Separation Anxiety: Debarking the Myths

I, Kramer, Sidewalk Dog’s intrepid canine reporter, have a confession: I have separation anxiety. I’ve had it for as long as my parents have known me, but I’ve since learned that I’m not alone: many other dogs have separation anxiety too. So in an effort to debark the myths, I talked to my very own veterinary behaviorist at the University of Minnesota, Dr. Margaret Duxbury.

Kramer Canine (KC): What exactly is separation anxiety (SA)?
Dr. Margaret Duxbury (DMD):
Separation anxiety is apprehension or worry that occurs specifically when someone (or some pet) is apart from an attachment figure.

Highly social species [like dogs] are more likely to develop separation anxiety because the desire for connectedness is biologically driven. Dogs are uniquely capable of forming closer bonds with humans than they do with members of their own species, so are more likely to be affected by our absences.

KC: Why do dogs get SA?
DMD:
There can be many reasons: distress at a young age, the age at which puppies are removed from their litter, being suddenly left alone without first feeling safe, or unstable home environments. Fear and anxiety-driven behaviors often begin after a sensitizing event (something so traumatic that even similar contexts trigger fear or panic) and that confinement and separation are independent stressors.

KC: How would a human know if their dog has SA – and what can they do about it? 
DMD: Dogs with separation anxiety may urinate or defecate in the house when left alone, howl/bark for long periods of time, scratch/chew at doors and windows, or chew/shred things they otherwise wouldn’t – often times these items have the owner’s scent. People sometimes misinterpret this as targeted spite, but it is more likely that the dog was seeking out the scent of someone they love. Of course, there can be other reasons for all of these behaviors, so the best way to distinguish SA from other causes is to watch the dog when he/she is home alone to see what is happening.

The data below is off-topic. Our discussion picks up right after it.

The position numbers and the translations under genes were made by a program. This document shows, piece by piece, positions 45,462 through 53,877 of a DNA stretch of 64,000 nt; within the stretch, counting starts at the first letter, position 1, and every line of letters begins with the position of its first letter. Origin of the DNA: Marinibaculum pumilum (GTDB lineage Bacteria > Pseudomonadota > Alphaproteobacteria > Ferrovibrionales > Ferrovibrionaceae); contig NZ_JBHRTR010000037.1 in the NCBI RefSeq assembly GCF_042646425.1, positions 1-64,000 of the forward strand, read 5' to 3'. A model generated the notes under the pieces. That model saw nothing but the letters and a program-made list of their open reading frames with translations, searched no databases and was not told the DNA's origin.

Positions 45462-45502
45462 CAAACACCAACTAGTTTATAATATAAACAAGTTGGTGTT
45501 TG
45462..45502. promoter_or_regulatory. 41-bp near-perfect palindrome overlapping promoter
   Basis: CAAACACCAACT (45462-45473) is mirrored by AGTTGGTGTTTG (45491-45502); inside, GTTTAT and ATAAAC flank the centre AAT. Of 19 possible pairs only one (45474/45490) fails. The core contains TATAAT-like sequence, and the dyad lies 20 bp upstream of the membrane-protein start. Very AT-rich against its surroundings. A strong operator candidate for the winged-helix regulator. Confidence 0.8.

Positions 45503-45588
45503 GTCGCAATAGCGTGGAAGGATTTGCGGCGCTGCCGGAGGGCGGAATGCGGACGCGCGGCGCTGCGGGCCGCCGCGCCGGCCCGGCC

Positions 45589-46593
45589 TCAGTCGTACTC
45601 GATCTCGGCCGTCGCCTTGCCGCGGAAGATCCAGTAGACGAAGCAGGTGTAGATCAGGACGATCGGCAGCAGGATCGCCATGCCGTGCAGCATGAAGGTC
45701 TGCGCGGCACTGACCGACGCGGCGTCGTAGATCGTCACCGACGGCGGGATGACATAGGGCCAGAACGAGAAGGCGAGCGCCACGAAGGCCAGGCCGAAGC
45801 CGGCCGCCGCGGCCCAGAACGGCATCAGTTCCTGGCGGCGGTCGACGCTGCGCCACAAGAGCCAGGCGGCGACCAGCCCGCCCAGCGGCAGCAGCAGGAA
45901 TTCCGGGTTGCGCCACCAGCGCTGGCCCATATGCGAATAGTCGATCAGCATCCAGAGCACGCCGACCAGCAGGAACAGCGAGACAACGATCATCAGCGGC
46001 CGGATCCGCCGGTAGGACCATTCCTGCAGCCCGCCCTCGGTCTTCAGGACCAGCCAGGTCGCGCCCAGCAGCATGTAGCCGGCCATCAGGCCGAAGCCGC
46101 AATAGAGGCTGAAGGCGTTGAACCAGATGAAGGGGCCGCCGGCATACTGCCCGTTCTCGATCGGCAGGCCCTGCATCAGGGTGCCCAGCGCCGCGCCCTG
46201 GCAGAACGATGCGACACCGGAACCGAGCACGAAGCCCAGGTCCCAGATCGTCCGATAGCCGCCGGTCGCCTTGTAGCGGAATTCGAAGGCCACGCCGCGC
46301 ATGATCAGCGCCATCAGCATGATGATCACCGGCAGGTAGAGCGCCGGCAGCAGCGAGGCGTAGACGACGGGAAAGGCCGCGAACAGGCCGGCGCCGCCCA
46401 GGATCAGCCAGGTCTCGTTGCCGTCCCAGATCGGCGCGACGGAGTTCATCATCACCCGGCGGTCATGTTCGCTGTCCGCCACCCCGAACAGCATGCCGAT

Video cameras, webcams, or video baby monitor apps allow humans to watch their dogs in real time via smartphone or computer. Dogs who are “bored” will likely have periods of downtime where they are completely relaxed: their body postures and facial expressions will be soft and unconcerned.  Anxious dogs may pant, pace, whine, or watch exits for long periods of time.

Dr. Duxbury advises that crating does not make SA better and often makes it worse. (Photo: PartsReadyOnline.com)

Dr. Duxbury advises that crating does not make SA better and can often make it worse. (Photo: PartsReadyOnline.com)

KC: What’s your advice to Sidewalk Dog humans who are concerned their beloved companions may have SA?
DMD: If owners suspect separation anxiety, they should talk to their veterinarian. Many general practice veterinarians do an excellent job of treating these types of problems. [They] help humans teach their dogs to be more independent, to relax despite pre-departure cues, and to relax as their owner moves about the house, steps out of sight, or leaves the home for a few moments.  Anti-anxiety medications are not always necessary, but they can speed up the process of recovery, helping the dog feel better faster, and allowing owners to be successful.

If the pet has a more difficult case of separation anxiety, or if it is complicated by other anxiety-related problems such as noise phobia, then they may be referred to a veterinary behaviorist.

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